Travel scams still trip up the unwary consumer Fraud: Swindles include 'free' trips you have to pay for, great bargains you can't check out, travel-agent start-up kits you buy now for discounts later

Strategies

September 20, 1998|By Edward M. Eveld | Edward M. Eveld,KNIGHT RIDDER/TRIBUNE

Somewhere deep in the American psyche is the desire to nab a great deal. With vacation sweepstakes and travel come-ons at every turn, it's no wonder people pounce on them.

They would do well to back off.

Despite the efforts of government and consumer groups, travel fraud keeps getting bigger and more insidious. The old scams are still working, and new avenues are proving ever more fruitful for con artists.

Besides pitching travel packages over the phone and by postcard, scammers are taking to the Internet, which offers a worldwide audience and plenty of anonymity.

And the swindlers are reaching more consumers by offering business opportunities, such as work-at-home travel franchises, and by linking travel offers with other potential purchases - and not just resort property.

Become a travel agent and get thousands in discounts! See our vacuum-cleaner demonstration and receive a free hotel package! Often enough, the discounts aren't available and the hotel offer doesn't pan out.

Consumers are losing $12 billion a year in bogus or deceptive travel offers, up from $7 billion just a few years ago, according to the Federal Trade Commission.

Cleo Manuel, public affairs vice president for the National Consumers League, said that as travel scams evolve, consumers have to stay alert.

If you truly win a travel package, you shouldn't have to pay any fees - a long-used telemarketing ploy - to receive it. If you want discounts, you shouldn't expect to get them automatically by purchasing a travel agency start-up kit.

"Travel is a great bait for con artists," Manuel said. "And they do a lot of bait and switch. Consumers pay $400 for discount coupons 'worth thousands,' but all the requirements make them worthless."

Indeed, people have a weakness when it comes to travel opportunities. When the family budget is cut, travel is often a casualty. For many people, travel can be financially out of reach, especially to island locales or faraway destinations.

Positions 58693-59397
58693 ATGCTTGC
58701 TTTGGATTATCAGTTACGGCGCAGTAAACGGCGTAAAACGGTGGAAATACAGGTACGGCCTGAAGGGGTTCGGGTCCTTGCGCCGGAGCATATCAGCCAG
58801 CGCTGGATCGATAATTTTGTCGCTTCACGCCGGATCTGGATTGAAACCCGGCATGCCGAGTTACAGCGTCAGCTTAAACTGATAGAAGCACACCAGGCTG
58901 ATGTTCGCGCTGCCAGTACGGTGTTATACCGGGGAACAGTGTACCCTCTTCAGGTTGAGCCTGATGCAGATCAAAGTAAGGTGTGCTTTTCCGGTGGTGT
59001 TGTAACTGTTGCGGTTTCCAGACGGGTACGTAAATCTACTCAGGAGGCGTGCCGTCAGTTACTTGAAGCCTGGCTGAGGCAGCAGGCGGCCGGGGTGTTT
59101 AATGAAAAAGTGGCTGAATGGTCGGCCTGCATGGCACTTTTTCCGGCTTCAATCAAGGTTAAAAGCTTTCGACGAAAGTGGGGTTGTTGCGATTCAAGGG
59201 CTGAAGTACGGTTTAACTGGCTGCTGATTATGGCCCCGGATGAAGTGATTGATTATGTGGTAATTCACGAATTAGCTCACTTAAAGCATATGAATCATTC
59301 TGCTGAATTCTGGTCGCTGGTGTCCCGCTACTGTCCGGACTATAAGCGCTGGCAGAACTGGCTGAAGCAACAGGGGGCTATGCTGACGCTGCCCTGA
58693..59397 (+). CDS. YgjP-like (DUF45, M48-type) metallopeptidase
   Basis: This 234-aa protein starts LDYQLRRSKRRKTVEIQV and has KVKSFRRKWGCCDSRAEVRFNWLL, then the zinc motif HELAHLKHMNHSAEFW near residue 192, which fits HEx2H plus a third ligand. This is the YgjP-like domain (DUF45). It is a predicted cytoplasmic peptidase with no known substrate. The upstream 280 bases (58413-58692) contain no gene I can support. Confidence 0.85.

"Ask anybody anywhere what they would do if they won the lottery, and nine out of 10 would say they'd travel," said James Ashurst, spokesman for the American Society of Travel Agents in Alexandria, Va. "Travel is a dream."

Prosecutors and consumer groups say the perpetrators of travel fraud are difficult to catch. Questionable companies elude detection by changing names, selling their businesses or relocating frequently. And prosecutors must be able to prove not just that consumers are dissatisfied but also that companies have violated laws. Nationally, travel scams rank among the top five categories in the complaint system at the Federal Trade Commission's consumer-protection bureau.

While scams have evolved, they've also found a new, comfortable home on the Internet. The National Consumers League monitors on-line fraud and invites consumers to report schemes to its Internet address at www.fraud.org. According to the league, scammers find the Internet attractive for several reasons:

* The numerous potential victims worldwide.

* Web sites can look polished and professional, lending an air of credibility to a company the consumer has no knowledge of. And Web sites can be altered quickly.

* Mass e-mail programs make it cheap to contact thousands of consumers.

L * E-mail headers can be forged to hide a company's identity.

* The scam artist might be in another country, seriously complicating refund attempts.

Whether over the Internet or on an old-fashioned postcard, many of the tried-and-true scams are still popular among con artists, Ommen said.

One such workhorse: Consumers are notified that they've won a vacation and must call an 800 number to claim it. But the caller is required to pay certain fees, which can run into the hundreds of dollars, by credit card. And actually booking the trip becomes troublesome because of restrictions. As often happens, the promoter goes out of business or changes names, leaving little recourse for the consumer.

"Be your own travel agent" promotions make the American Society of Travel Agents seethe.

"Hundreds of thousands of people have been tricked into sending money to these groups," said Ashurst, the society's spokesman.

A few consumers may get enough information from some of the offers to actually sell some travel and make commissions,

Ashurst said. But, more and more for discount purposes, the travel industry requires agents to hold a card from the International Airlines Travel Agent Network. To qualify, agents must meet minimum guidelines for work hours and sales.

"You should say, 'What's the catch here?' " Ashurst said. "Why would suppliers want to give these discounts?"

The FTC decided against trying to close down so-called travel-card mills with an outright ban on all such offers. But the agency works with state attorneys general to investigate, on a case-by-case basis, these complaints and a host of others.

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